Bledsoe's mobility reminds me of Randall Cunningham in a sense. I can't think of two other players who didn't make any effort to avoid a sack or when they did move in the pocket they more often than not stepped into the sack rather than avoiding it.

    Cunningham was a terrific runner and I've always said that Bledsoe is very underrated as far as scrambling goes but that's a far cry from pocket presence and in-pocket mobility.


    Bledsoe has said himself that he can beat Tom Brady in a race, but Brady's another who moves well in the pocket.
  11. jcblanco22

    jcblanco22 Active Member

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    A few have hit on it in this thread; Marino knew how to move within the pocket, although he was life and death to get even inches outside of it. Thumper really provided a great analysis of Marino's unique ability to look downfield and feel the rush simultaneously.

    One thing I will add having seen Marino's final seasons up close (I'm including all the ones from '94-'99 when I say that, since those were his post-Achilles injury years), the blitzing became much more effective against him in those years. He also suffered more of a drop-off in talent at receiver once Jimmy came on board in '96 and opted not to re-sign Irving Fryar, who had done a great job of holding the fort down for a few seasons after Clayton and Duper retired, and tried replacing him with Fred Barnett. Fryar's exit and the bad luck they suffered with Yatil Green never getting healthy helped contribute to Marino's problems too.

    Drew has no such issues at the receiver position, so hopefully he can turn it around somewhat against the blitz.
  12. bbgun

    bbgun Benched

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    Miami's o-line was never as wretched as ours and Dan had a lightning quick release. End of story.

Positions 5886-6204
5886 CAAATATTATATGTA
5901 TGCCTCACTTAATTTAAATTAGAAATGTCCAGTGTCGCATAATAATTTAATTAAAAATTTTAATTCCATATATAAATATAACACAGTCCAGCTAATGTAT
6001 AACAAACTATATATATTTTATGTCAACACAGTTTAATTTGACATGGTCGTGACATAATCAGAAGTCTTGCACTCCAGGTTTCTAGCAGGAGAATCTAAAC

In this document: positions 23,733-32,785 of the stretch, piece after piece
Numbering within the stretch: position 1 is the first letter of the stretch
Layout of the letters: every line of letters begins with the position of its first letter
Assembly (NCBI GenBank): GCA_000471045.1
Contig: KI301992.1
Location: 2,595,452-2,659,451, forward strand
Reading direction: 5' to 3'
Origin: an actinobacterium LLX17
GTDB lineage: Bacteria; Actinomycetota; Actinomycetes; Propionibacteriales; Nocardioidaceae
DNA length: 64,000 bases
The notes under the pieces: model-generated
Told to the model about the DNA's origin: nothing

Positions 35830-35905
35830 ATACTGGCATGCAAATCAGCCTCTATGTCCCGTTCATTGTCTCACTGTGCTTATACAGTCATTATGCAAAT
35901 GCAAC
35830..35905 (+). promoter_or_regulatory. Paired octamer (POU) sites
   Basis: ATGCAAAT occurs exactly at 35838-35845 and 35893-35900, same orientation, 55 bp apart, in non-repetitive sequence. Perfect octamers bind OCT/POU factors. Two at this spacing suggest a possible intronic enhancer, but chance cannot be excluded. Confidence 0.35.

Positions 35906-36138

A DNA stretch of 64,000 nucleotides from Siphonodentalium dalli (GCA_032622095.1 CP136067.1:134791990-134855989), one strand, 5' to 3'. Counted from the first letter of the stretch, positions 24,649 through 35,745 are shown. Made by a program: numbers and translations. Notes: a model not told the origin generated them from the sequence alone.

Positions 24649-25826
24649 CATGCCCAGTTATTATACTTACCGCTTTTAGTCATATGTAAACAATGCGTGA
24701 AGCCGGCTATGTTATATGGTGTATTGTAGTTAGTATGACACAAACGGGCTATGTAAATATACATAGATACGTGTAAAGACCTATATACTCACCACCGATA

13. JMead

    JMead New Member

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    To tell you the truth I dont think the blitz was as big of a part of playing defense then as it is now. So I dont think Marino got blitzed nearly as much as Drew not because of his quick release but because it just wasnt a big thing then as it is now. I honestly dont remember much blitzing from anyone back then. Most of the time it was just 1 extra guy going in and now its like 3 or more.

    It seems the defense is getting better while the offenses are still living in the past.
  14. BLT

    BLT Member

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    from what people have said.. marino was the hardest person to sack back in the day.
  15. slick325

    slick325 Well-Known Member

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    You nailed this. Marino had great footwork! Of course as everyone else stated he also had a super quick release. But his footwork in the pocket was great!

    On another note, I think Donovan McNabb has the best footwork in the game right now. People think of him as a scrambler but he is a mobile pocket passer if the title actually exists. As painful as it is, take a look at his footwork on the 80 yard bomb when he side-stepped Ellis. A piece of art if you are an up and coming QB trying to get tips from the pros. Peyton Manning has good footwork as well for a not so mobile QB.
  16. Juke99

    Juke99 ...Abbey someone

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    Marino had GREAT footwork.

    That doesn't mean he was able to scramble because he wasn't. But if he needed to take a quick step or two in the pocket to buy time, he was great at it.

    And he had the quickest release this side of Joe Namath.

    No, blitzing him was a BAD idea. Remember what he did to Buddy Ryan's undefeated, high pressure, defense?
  17. JMead

    JMead New Member

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    No but I do remember how the Bills were his daddy.
  18. jem88

    jem88 Active Member

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    This is a great thread. It's nice to read some analytical posts rather than the usual guarantees and bold statements.
  19. Juke99

    Juke99 ...Abbey someone

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    I believe the Bears were 12-0...they had only allowed more than one TD in 3 games...Ryan's 46 defense was blitzing and dominating every opponent.

    Marino and the Dolphins put up 38 points that night in a 38-24 win.
  20. JMead

    JMead New Member

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    What year was that... 85? Would have been nice to see as I hate the Bears as much as I hate the Pats.